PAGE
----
Indian public sector banks are debt-ridden due to bad loans. Experts say that a complete recovery seems impossible even with the help of the government. At such a juncture, private banks are in very small numbers as against the demand for the nation’s banking and financial services. Moreover, RBI has stopped issuing banking licenses since 2014.

Looking at these all problems, the internal working committee has proposed some recommendations to foster growth and competition in the banking sector.

Key Aspects Of The Proposal

Banking License To Corporates
The committee suggested giving full commercial banking licenses to corporate houses under specific conditions. Conditions to be met by them are:
– business group’s assets need to be more than ₹5000 crores
– non-finance business activities contribute at least 40% in net assets
– and the entity must need 10 years of operational experience.

Banking License To Large NBFCs
It also recommended that Non-Banking Financial Companies (NBFCs) with assets more than ₹50,000 crores and 10 years of operational experience should be given a full-fledged banking license.

Small Finance Banking License To Payment Banks
Payment banks like Airtel, Paytm, etc. should be allowed to convert to Small Finance Banks (SFBs). They have to follow some rules and regulations such as they need at least 25% outlet presence in unbanked areas and 50% of all loans must be under ₹25 lakhs, etc.

Increasing Promoters’ Stake
Another suggestion made by the working committee is increasing the promoter’s stake from 15% to 26% of paid up-equity in the long run of 15 years. However, under current norms, private bank promoters were notified to reduce their share to 40% within three years and to 15% in 15 years. Kotak Bank promoter Uday Kotak was recently asked by the RBI to reduce his stake in the company to 26%.

Over the course we have seen, that promoter-driven banks like Yes Bank, and even diversified banks like ICICI have faced roubles, making it difficult to assess which of the ways is better.

Experts’ Views
Experts say that giving banking licenses to corporate houses and NBFCs will result in bringing a lot of liquidity along with their work experience and brand value in the banking sector. They also believe that increasing competition in the banking sector will reduce the cost of financial services and enable greater access to financial services.

However, some have also warned that corporate houses may use banking license for achieving personal goals and motives, which may not be in the public interest.

  • Raghuram Rajan, the 23rd Governor of RBI, was named by Time in its list of the ‘100 Most Influential People in the World’ in 2016. Currently, he is a professor at the University of Chicago.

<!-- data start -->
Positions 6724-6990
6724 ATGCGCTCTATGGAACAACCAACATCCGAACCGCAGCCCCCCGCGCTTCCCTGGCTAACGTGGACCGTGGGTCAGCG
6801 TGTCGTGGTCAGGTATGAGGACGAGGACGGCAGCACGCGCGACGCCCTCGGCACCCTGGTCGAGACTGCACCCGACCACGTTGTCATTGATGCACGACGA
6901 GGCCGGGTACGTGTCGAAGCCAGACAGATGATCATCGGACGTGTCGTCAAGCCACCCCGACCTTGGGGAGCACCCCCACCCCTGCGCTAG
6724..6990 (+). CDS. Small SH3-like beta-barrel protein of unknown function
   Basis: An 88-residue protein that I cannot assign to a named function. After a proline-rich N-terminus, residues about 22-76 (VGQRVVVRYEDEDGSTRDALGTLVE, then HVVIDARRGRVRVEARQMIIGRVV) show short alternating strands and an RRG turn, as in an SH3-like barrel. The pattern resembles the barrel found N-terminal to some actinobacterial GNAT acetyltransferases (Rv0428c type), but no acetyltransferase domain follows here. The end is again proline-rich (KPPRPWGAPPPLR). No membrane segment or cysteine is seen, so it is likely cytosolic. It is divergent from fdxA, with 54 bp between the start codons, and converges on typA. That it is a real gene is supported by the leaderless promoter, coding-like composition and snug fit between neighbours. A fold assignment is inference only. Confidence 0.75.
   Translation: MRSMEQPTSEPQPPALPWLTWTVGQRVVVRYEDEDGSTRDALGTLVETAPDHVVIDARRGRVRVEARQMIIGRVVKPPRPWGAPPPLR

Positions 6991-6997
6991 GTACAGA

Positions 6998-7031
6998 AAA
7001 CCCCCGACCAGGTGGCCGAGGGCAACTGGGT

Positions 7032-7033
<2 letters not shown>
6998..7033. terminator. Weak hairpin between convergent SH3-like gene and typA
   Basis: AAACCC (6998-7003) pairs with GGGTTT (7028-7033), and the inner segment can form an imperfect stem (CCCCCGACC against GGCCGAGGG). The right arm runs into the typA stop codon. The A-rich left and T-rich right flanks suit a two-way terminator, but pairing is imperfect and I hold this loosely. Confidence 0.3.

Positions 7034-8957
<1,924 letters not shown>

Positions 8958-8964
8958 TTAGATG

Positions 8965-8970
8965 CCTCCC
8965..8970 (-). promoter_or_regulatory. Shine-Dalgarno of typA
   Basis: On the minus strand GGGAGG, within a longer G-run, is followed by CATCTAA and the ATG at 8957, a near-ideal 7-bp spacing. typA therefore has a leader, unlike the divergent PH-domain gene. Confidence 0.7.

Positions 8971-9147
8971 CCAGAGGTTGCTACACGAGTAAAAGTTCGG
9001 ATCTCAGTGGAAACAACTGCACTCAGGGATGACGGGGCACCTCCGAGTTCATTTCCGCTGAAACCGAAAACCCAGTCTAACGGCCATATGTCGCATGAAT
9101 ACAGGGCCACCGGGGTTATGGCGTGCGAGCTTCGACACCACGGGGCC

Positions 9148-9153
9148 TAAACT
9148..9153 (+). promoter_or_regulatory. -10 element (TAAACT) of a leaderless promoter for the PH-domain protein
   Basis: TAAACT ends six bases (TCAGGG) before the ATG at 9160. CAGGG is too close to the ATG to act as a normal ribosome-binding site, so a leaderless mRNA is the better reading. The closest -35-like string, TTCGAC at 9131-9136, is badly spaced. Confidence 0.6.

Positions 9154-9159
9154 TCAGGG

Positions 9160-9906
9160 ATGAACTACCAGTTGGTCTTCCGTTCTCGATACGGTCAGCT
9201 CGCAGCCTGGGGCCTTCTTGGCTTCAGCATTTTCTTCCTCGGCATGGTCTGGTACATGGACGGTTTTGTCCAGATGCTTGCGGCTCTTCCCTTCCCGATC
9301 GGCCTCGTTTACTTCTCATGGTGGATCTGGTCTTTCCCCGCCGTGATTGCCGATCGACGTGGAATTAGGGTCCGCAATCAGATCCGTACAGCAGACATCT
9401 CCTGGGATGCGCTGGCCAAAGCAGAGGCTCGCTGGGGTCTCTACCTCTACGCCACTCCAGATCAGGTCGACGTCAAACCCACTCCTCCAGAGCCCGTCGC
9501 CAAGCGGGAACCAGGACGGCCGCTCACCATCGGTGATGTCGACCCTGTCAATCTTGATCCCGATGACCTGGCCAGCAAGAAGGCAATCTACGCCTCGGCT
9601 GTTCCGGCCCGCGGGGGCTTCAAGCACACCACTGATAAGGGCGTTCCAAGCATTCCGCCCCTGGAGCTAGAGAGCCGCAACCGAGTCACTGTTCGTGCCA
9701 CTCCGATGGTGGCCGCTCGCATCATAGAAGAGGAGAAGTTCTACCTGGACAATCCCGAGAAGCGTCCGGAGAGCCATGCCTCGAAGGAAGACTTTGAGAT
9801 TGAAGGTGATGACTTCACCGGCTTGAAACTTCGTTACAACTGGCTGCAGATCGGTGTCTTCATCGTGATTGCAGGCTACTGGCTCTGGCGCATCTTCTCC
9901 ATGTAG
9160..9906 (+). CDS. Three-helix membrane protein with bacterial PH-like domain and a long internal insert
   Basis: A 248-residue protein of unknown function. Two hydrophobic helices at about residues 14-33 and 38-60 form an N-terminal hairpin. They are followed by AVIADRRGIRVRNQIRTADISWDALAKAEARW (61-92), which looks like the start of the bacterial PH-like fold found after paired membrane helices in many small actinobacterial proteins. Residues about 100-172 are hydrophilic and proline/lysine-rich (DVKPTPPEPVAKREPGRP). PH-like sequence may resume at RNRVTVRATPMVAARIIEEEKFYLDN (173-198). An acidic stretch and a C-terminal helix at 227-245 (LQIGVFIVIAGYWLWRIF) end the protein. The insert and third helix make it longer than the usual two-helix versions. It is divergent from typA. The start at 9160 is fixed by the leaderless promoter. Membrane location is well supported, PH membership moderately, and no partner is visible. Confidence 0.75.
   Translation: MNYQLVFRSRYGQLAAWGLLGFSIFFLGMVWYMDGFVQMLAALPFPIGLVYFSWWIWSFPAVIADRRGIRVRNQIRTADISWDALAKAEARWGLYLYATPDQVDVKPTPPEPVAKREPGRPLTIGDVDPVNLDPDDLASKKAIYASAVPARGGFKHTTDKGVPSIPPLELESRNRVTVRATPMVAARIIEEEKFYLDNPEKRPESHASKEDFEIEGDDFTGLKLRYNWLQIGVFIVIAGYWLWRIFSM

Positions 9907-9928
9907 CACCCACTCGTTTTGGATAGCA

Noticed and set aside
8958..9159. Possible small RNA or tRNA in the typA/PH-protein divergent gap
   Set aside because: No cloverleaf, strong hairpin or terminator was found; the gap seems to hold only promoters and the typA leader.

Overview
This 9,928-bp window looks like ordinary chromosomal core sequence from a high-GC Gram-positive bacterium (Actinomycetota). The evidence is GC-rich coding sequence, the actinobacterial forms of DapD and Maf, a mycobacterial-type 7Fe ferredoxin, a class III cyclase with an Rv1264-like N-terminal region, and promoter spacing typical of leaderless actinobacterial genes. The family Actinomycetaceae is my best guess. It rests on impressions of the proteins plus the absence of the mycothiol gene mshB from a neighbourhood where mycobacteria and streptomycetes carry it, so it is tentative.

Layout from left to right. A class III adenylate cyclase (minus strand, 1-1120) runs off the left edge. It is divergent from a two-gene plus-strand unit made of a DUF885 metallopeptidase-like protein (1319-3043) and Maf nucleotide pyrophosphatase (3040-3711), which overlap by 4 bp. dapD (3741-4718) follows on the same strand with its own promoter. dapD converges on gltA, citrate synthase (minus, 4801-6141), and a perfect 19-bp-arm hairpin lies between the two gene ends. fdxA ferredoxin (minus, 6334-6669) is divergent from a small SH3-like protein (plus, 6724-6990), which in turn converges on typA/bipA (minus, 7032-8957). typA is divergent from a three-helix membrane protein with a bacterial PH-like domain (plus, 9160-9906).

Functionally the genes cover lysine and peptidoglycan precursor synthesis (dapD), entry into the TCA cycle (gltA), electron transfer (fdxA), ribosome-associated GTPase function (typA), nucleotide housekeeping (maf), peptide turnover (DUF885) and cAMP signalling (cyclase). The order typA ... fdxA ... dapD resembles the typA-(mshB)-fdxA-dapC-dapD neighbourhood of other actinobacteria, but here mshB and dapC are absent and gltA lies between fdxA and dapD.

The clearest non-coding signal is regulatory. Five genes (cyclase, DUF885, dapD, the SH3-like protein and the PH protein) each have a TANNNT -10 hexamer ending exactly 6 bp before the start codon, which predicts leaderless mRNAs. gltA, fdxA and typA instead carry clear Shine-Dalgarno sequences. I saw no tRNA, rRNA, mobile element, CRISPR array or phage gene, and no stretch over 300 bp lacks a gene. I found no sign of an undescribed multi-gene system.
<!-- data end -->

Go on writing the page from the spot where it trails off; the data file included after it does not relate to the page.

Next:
• Repo rate is the rate of interest at which the RBI lends money to commercial banks. Currently, the repo rate is 4.00%.
  • RBI demonetized notes in the denominations of five thousand rupees (₹5,000) and ten thousand rupees (₹10,000) in 1938. They were reintroduced in 1954 and again demonetized in 1978. RBI can print these notes according to the RBI act of 1934.

What Is Operation Twist?

What Is Operation Twist?

RBI announced Operation Twist as a part of its monetary policy measures to support the Covid-19 hit economy. Did you know that the concept of Operation Twist was introduced in the US in 1961? Let’s demystify what it is and what are its aims.

Crux of the Matter

What Is Operation Twist?
It is one of the US Federal Reserve’s monetary policy operations. It is implemented with an aim to bring down long-term interest rates by a simultaneous purchase and sale of government securities. The RBI has so far carried out three rounds of simultaneous buying and selling of bonds via open market operations (OMOs).

What Did RBI Do?
RBI launched the first phase of Operation Twist on 19th December 2019. In September 2020, RBI announced that it would conduct another phase of Operation Twist. In the first phase (December 2019), RBI bought long-term securities (6.45% 2029 GS) for ₹10,000 crores and sold short-term securities (6.65% GS 2020, 7.80% GS 2020, 8.27% GS 2020, and 8.12% GS 2020) worth the same amount.

In the term 6.45%GS2029, 6.45% refers to the annual coupon rate (interest rate) on bond, GS stands for Government Security, and 2029 refers to the year in which the bong will mature.

Alternate Use
Moreover, Operation Twist can also be used to bring down long-term bond yields. In simple terms bold yield is the total return (including appreciation in bond price and interest) on a bond. In simple terms, the demand for short-term bonds increases and for long term bonds decreases, resulting in a decrease in yields of longer-term bonds.

Link with US
In 1961, the US government introduce Operation Twist to revive the weak economy. Then US govt lowered longer-term interest rates and kept short-term interest rates unchanged. In late 2011 and 2012, the Federal government had also implemented it to revive the economy hit by the global financial crisis.

  • The twist is a dance that was inspired by rock and roll music. From 1959 to the early sixties it became a worldwide dance craze, enjoying immense popularity. When Operation Twist began in 1961, the dance style was at its peak and hence the operation was named after it.
  • The Mexican peso crisis was a currency crisis sparked by the Mexican government’s sudden devaluation of the peso against the U.S. dollar in December 1994, which became one of the first international financial crises ignited by capital flight.
  • Quantitative easing is a monetary policy whereby a central bank buys government bonds or other financial assets in order to inject money into the economy to expand economic activity. An unconventional form of monetary policy, it is usually used when inflation is very low or negative, and standard expansionary monetary policy has become ineffective.